On 12 November, plans to post observers to Spanish frontiers and ports to prevent breaches of the agreement were ratified. France and the United Kingdom became divided on whether to recognise Franco's forces as a belligerent, as the British wanted, or to fail to do, as the French wanted. That was subsumed by the news that the Italian and German governments had recognised the Nationalists as the true government of Spain. The League of Nations condemned intervention, urged its council's members to support non-intervention and commended mediation. It then closed discussion on Spain and left it to the committee. A mediation plan, however, was soon dropped.
The Soviets met the request to ban volunteers on 27 December, followed by Portugal on 5 January and Germany and Italy on 7 January. On 20 January, Italy put a moratorium on volunteers since it believed that supplies to the Nationalists were now sufficient. Non-intervention would have left both sides with the possibility of defeat, which Germany, Italy and the Soviet Union in particular were keen to avoid.
Observers were posted to Spanish ports and borders, and both Ribbentrop and Grandi were told to agree to the plan, significant shipments already having taken place. Portugal would not accept observers but agreed to personnel attached to the British embassy in Lisbon. Zones of patrol were assigned to each of the four nations, and an International Board was set up to administer the scheme. There were assurances by Italy that it would not end non-intervention.
In May, the committee noted two attacks on the patrol's ships by Republican aircraft. It iterated calls for the withdrawal of volunteers from Spain, condemned the bombing of open towns and showed approval of humanitarian work. Germany and Italy stated that they would withdraw from the committee and from the patrols without guarantees of no further attacks. Early June saw the return of Germany and Italy to the committee and the patrols. Attacks on the German cruiser Leipzig on 15 and 18 June made Germany and Italy once again withdraw from patrols but not from the committee. That prompted the Portuguese government to remove British observers on the Spanish-Portuguese border. The United Kingdom and France offered to replace Germany and Italy, which, however, believed that they would be too partial. Germany and Italy requested for land controls to be kept and for belligerent rights to be given to the Nationalists to allow rights of search to be used by both the Republicans and the Nationalists to replace naval patrols. A British plan suggested naval patrols to be replaced by observers in ports and ships, with land control measures being resumed. Belligerent rights would not be granted until substantial progress was made on the volunteer withdrawal.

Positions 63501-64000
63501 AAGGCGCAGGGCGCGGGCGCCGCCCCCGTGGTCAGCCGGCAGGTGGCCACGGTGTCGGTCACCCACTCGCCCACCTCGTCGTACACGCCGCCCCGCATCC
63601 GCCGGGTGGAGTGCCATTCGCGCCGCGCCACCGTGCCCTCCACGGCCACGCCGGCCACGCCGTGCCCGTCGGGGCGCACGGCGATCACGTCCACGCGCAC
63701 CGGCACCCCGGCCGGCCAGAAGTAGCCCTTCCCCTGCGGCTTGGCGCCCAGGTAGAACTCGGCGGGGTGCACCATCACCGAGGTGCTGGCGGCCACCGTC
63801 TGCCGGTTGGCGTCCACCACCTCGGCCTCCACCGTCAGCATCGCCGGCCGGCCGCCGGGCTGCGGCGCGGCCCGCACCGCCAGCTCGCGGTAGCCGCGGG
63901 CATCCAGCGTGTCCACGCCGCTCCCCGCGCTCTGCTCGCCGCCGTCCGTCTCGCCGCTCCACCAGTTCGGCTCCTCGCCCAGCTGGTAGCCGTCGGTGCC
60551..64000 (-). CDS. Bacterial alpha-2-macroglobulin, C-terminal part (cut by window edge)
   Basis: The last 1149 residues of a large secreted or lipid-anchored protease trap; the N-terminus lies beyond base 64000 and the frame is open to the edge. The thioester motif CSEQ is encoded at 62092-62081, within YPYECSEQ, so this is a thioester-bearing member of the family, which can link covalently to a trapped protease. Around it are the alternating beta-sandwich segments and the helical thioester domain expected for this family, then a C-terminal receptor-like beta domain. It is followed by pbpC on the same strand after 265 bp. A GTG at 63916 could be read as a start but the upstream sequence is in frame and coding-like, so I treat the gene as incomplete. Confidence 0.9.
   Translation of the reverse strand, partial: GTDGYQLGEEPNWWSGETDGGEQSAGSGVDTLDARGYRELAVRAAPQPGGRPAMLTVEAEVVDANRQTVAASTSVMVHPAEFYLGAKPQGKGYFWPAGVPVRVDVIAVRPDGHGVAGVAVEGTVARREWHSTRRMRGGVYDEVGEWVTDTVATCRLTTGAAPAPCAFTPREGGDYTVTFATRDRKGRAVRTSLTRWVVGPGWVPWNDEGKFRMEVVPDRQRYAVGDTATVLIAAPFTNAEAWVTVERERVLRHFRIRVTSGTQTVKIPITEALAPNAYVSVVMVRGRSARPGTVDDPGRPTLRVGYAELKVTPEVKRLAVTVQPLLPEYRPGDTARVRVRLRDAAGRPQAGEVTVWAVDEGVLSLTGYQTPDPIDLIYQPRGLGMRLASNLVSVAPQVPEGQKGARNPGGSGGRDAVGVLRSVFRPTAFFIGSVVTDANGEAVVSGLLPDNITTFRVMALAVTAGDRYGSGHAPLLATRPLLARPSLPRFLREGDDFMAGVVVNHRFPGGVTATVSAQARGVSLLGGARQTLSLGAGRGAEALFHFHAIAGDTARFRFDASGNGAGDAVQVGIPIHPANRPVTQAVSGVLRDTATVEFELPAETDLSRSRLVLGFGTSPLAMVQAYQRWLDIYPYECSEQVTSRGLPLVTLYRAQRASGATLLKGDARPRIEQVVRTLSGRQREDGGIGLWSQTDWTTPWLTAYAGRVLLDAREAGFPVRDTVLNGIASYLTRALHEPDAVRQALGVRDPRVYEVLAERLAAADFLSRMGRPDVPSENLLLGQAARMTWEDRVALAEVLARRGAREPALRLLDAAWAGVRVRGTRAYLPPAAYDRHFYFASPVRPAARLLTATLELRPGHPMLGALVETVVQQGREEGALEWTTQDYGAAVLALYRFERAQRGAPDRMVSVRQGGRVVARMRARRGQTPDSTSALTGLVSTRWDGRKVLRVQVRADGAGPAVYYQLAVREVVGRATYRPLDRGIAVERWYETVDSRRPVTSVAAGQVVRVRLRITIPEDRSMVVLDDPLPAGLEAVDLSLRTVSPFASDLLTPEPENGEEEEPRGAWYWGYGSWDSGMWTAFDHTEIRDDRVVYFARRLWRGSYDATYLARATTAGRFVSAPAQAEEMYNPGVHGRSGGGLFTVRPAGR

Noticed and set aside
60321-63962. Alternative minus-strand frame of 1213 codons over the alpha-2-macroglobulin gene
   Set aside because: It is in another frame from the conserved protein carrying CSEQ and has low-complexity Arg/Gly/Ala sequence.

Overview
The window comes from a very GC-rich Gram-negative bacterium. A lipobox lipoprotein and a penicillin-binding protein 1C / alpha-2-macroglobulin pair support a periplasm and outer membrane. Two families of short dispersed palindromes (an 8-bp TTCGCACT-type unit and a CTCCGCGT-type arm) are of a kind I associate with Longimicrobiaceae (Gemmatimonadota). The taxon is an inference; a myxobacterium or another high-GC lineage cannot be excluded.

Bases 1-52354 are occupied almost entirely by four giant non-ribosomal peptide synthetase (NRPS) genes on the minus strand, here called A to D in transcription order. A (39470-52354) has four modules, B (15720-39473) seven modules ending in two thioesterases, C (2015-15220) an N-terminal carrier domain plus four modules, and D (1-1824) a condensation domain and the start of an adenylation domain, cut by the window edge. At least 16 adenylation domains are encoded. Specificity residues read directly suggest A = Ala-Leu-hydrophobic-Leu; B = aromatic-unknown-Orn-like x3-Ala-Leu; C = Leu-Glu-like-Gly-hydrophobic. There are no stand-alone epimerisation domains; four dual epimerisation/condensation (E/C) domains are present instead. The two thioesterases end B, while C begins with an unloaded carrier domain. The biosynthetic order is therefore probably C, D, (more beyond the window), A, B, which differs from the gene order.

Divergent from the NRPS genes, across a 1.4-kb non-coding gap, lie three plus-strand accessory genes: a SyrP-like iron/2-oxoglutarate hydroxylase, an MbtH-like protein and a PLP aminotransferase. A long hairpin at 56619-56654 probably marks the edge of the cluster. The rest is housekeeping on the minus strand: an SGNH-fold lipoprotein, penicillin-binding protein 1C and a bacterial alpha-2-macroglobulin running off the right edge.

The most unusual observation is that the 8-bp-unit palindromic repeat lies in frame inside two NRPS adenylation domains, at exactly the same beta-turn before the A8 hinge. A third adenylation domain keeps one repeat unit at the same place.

That culminated in a period during 1937 during which all of the powers were prepared to give up on non-intervention. By the end of July, the committee was in deadlock, and the aims of a successful outcome to the Spanish Civil War was looking unlikely for the Republic. Unrestricted Italian submarine warfare began on 12 August. The British Admiralty believed that a significant control effort was the best solution to attacks on British shipping. The committee decided that naval patrols did not justify the expense and would be replaced with observers at ports.
The Conference of Nyon was arranged by the British for all parties with a Mediterranean coastline, despite appeals by Italy and Germany for the committee to handle piracy and the other issues that the conference was to discuss. It decided for French and British fleets to patrol the areas of sea west of Malta and to attack any suspicious submarines. Also, warships that attacked neutral shipping would be attacked. Eden claimed that non-intervention had stopped a European war. The League of Nations reported on the Spanish situation by noting the "failure of non-intervention". On 6 November, the plan to recognise the Nationalists as belligerents, once significant progress had been made, was finally accepted. The Nationalists accepted on 20 November and the Republicans on 1 December. On 27 June, Maisky agreed to send two commissions to Spain to enumerate foreign volunteer forces and to bring about their withdrawal. The Nationalists, wishing to prevent the fall of the sympathetic British government, led by Neville Chamberlain, were seen to accept the plan.
United Kingdom and FranceEdit
The British government proclaimed neutrality, and its foreign policy was to prevent a major war by appeasement of Italy and Germany. British leaders believed that the Spanish Republican government was the puppet of extreme-left socialists and communists. Accordingly, the British Cabinet adopted a policy of benevolent neutrality towards the military insurgents, a covert aim being to avoid any direct or indirect help to the Republic. Public opinion was divided, with a clear majority demanding another major war to be avoided. A large part of the British population was strongly anticommunist and so tended to prefer a Nationalist victory. However, Popular Front elements on the left strongly favoured the Republican cause.[page needed]